Then again, that first Bloomberg article states that Sony of Japan has been sidelined. I’ll quote this bit and then drag that horse carcass back for a moment; “The US office believes the PlayStation business doesn’t need games that only do well in Japan, employees in the California headquarters reportedly said.” Whoever said this needs to be fired from their job for effectively ruining PlayStation 5’s chances. A console’s lifeline is in its library. A console can not be a success alone. When you grind things down even slightly, hardware is just the middle man, the unnecessary evil, the crutch. You only buy hardware that has software that you want to consume. A console must have its own unique library of games that entices the player enough to purchase the hardware. If you want your console to succeed in Japan, it must have a wide variety of different kind of games that appeal to the Japanese culture of video games. These games are widely different from what appeals to general consumers in the US, UK, France etc. Every nation and culture have their own things that are bombshell sellers. For Finland, it would seem NHL and FIFA games because fuck these people are thirsty of sports.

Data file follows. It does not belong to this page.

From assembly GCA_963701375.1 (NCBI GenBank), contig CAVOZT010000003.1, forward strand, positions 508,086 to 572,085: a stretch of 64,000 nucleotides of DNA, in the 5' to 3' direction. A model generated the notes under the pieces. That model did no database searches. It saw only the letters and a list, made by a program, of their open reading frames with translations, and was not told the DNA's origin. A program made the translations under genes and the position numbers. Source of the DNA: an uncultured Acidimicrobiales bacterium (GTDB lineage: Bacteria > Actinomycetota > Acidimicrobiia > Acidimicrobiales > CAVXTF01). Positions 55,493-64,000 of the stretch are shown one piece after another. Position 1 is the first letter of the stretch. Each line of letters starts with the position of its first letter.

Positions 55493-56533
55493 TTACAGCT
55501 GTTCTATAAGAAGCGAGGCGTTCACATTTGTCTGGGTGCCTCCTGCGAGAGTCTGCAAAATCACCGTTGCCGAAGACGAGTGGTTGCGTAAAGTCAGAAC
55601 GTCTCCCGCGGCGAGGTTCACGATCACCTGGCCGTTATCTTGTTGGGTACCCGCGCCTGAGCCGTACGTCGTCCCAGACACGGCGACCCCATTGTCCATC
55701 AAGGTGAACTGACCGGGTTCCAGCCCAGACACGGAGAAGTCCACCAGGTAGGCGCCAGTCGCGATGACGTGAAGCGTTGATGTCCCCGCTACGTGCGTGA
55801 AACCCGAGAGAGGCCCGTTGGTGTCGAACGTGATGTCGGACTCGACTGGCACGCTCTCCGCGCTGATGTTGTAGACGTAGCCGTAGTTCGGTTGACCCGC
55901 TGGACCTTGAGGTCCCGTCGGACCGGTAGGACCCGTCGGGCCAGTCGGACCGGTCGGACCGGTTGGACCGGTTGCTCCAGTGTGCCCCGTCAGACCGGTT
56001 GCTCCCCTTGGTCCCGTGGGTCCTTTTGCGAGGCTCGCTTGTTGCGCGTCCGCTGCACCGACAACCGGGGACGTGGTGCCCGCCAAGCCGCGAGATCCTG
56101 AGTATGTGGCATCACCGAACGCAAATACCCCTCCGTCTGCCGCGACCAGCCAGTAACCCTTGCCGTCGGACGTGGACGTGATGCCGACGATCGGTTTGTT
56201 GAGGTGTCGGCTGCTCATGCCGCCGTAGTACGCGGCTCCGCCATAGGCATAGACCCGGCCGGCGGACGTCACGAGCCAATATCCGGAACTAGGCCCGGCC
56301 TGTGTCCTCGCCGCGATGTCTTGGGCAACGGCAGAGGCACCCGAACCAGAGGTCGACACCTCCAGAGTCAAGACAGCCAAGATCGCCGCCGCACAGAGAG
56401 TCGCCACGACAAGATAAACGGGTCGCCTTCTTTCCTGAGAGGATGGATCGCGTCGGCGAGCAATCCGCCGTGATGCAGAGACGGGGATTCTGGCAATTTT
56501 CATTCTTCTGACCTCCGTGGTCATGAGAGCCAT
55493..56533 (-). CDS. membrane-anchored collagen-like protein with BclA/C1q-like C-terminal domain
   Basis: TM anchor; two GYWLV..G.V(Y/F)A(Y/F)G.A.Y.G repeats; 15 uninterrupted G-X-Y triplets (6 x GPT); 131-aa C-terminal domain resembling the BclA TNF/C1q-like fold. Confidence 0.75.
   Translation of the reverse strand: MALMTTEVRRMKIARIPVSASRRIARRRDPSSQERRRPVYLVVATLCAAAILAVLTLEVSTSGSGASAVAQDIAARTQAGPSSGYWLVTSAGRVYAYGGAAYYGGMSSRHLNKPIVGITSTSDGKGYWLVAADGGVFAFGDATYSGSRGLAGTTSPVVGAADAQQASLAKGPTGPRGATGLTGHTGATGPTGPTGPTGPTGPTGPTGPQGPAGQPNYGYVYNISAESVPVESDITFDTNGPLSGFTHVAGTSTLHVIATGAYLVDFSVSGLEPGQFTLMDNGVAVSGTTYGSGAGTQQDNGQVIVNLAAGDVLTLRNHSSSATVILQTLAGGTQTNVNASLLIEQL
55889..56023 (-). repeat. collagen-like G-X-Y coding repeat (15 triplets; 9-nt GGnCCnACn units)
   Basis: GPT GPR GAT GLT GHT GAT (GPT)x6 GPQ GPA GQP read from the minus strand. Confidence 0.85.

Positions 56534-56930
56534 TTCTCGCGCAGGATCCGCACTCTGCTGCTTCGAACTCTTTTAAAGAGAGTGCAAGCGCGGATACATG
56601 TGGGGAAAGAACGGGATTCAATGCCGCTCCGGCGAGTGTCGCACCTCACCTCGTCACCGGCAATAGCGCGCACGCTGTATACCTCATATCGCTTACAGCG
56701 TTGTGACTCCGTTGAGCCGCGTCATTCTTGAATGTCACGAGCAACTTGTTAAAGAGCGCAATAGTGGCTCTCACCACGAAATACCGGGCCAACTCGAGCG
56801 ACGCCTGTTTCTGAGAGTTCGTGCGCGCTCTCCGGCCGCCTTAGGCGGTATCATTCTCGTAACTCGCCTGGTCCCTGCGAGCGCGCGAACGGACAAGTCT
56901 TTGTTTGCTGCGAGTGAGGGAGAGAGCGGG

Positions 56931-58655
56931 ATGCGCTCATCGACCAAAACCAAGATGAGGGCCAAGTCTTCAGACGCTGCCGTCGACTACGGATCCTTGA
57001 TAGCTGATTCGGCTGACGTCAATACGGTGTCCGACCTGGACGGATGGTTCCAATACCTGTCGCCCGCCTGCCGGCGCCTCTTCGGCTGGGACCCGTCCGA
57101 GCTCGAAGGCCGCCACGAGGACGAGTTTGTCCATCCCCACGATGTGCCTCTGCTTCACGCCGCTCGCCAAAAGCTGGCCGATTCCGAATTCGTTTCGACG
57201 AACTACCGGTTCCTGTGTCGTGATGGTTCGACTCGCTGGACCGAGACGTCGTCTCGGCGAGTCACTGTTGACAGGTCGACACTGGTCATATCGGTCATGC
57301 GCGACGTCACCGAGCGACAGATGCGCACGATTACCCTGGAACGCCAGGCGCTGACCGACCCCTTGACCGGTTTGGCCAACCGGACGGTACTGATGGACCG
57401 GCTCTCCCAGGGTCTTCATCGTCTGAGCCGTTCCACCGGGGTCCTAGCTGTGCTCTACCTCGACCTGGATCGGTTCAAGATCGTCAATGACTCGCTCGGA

Of course, after Jim Ryan, Sony Interactive Entertainment’s CEO, insisted that the company wasn’t Americanised when they moved HQ to California rings extremely hollow. Even the size of PlayStation 5 screams American whopper. It’s ugly as hell and larger than a man’s torso. No Japanese corporation would design their machine to be that big because space is a premium in Japan. The Switch is the king of this Generation of consoles due to its hybrid nature and a good library. Clearly Ryan was spouting bullshit, as the current global agenda is leaving Japan a cold turkey, and that probably will happen to European countries as well. Now with regional departments gone, Sony can’t have its individual arms creating specific plans and games for each region. Now, all we’re getting is what the American centre vomits outs. They can’t be flexible and nimble with only one scarecrow. 2020 has shown the downsides of globalisation to an extreme degree and Sony putting their eggs in that basket was a major blowout. It will only hurt them down the line as it will kill variety and regional specialities in favour of one corporate vision, now driven by censorship. I’ve seen claims of Japanese taking up Steam and other PC stores closer to their heart after since certain kinds of titles were banned and Visual Novels started suffering on the platform. Not only that, but Sony themselves have been shooting themselves in the leg by allowing ports of their harder hitters to Steam in hopes of making more cash. That’s a sure shot method of killing your device, exactly what they did with the Vita. Poor Vita, Sony mistreated you so hard. Whatever PR Sony wants to spin, like Natsumi Atarashi’s assertation how Japan will remain their utmost importance, can be disregarded as bullshit. Sony’s actions thus far have been telling the complete opposite. Don’t tell me a house isn’t on fire when it’s blazing just behind you.